November 22, 2021

Understanding coffee production in Angola


At its peak, Angola was the third-largest coffee producer in the world. However, since becoming independent in 1975, the industry has suffered through civil war, other conflicts, and continued political disruption.

In spite of this downturn, the industry remains resilient, and there are signs of recovery on the horizon. In recent years, exports have grown substantially, and the efforts of government institutions and other stakeholders have given hope to the country’s smallholder coffee farmers.

I spoke with a local coffee expert to learn more about the history of Angolan coffee. Read on to find out what he said.

You might also like our article on Mozambique’s coffee industry.

angola landscape

A brief history of Angolan coffee

Coffee was introduced to Angola by Portuguese settlers as early as the 1830s, and it didn’t take long for the crop to make an impact. The first recorded farm was established by a Brazilian farmer in 1837. 

In these early days, production grew slowly and steadily, until in the 1970s, until it reached a pre-independence peak around 1975. In 1974, Angolan production figures totalled more than 5.2 million 60kg bags, and the country was becoming known for producing good-quality robusta.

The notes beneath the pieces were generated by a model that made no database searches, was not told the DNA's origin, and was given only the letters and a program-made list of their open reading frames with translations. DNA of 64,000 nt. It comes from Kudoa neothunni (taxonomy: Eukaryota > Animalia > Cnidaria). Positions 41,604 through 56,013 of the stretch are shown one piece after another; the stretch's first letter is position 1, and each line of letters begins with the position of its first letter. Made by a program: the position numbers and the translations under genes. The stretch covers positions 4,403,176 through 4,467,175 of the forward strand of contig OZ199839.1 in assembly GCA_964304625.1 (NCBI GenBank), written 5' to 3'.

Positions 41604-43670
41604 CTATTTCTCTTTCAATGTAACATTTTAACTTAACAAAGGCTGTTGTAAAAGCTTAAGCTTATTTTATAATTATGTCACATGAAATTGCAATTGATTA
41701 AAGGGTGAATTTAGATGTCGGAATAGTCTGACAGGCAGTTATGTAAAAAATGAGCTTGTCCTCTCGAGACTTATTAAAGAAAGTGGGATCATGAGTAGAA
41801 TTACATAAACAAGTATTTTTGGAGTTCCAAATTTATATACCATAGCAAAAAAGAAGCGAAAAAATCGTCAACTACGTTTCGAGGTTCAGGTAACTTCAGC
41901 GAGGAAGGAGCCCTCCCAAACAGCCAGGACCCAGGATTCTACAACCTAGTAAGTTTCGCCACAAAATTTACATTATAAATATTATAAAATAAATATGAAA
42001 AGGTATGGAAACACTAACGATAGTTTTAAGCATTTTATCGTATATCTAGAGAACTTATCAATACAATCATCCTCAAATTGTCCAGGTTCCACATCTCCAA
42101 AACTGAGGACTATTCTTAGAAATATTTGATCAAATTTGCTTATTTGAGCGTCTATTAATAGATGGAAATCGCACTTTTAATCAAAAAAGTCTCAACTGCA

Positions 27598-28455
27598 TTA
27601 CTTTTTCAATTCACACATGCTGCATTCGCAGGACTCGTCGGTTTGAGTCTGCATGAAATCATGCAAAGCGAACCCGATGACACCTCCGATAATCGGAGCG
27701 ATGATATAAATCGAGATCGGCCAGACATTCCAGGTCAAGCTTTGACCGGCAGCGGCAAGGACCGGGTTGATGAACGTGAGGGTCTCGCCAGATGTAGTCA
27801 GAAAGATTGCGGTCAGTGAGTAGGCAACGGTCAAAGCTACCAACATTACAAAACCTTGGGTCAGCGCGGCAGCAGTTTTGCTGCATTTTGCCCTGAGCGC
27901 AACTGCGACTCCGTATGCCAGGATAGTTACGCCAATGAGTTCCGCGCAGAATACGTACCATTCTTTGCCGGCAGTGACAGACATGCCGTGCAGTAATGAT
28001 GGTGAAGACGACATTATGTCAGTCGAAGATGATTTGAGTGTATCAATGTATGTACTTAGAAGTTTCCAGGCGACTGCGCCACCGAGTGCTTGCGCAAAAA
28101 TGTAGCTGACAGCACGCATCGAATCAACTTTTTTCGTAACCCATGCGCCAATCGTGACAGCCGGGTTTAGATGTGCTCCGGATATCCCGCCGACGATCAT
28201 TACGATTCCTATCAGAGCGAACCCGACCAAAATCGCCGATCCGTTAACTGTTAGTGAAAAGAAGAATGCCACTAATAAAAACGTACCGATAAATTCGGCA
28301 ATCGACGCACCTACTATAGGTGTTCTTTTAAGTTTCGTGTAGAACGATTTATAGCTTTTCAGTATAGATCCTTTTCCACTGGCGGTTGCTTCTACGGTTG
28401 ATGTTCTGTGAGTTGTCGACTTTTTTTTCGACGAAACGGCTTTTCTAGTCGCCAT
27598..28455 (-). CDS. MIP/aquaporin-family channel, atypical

In the 19th and most of the 20th century, Angolan coffee was cultivated on a variety of farms (fazendas) owned and managed by the Portuguese. In the 1970s, it’s reported that there was more than 596,000ha of coffee-growing land, more than half of which was made up of large estates (100ha or greater).

However, after the country became independent from Portugal in 1975, a civil war broke out, which lasted for more than 25 years, which were briefly interspersed by periods of unsteady peace. This led to a mass exodus of Portuguese people in the country. For the coffee sector, this meant a departure of farm owners, managers, and technicians.

Furthermore, at the start of the civil war, most of Angola’s migrant workforce abandoned the coffee estates, which were then nationalised by the new government until the mid-1990s.

During this nationalised period, there were two state-owned companies that managed all coffee marketing and exports: Cafangol and Uigimex.

However, in 1993, in an attempt to revitalise the industry, the coffee sector was liberalised. Despite this, however, a number of government organisations have been involved in the sector in the years since.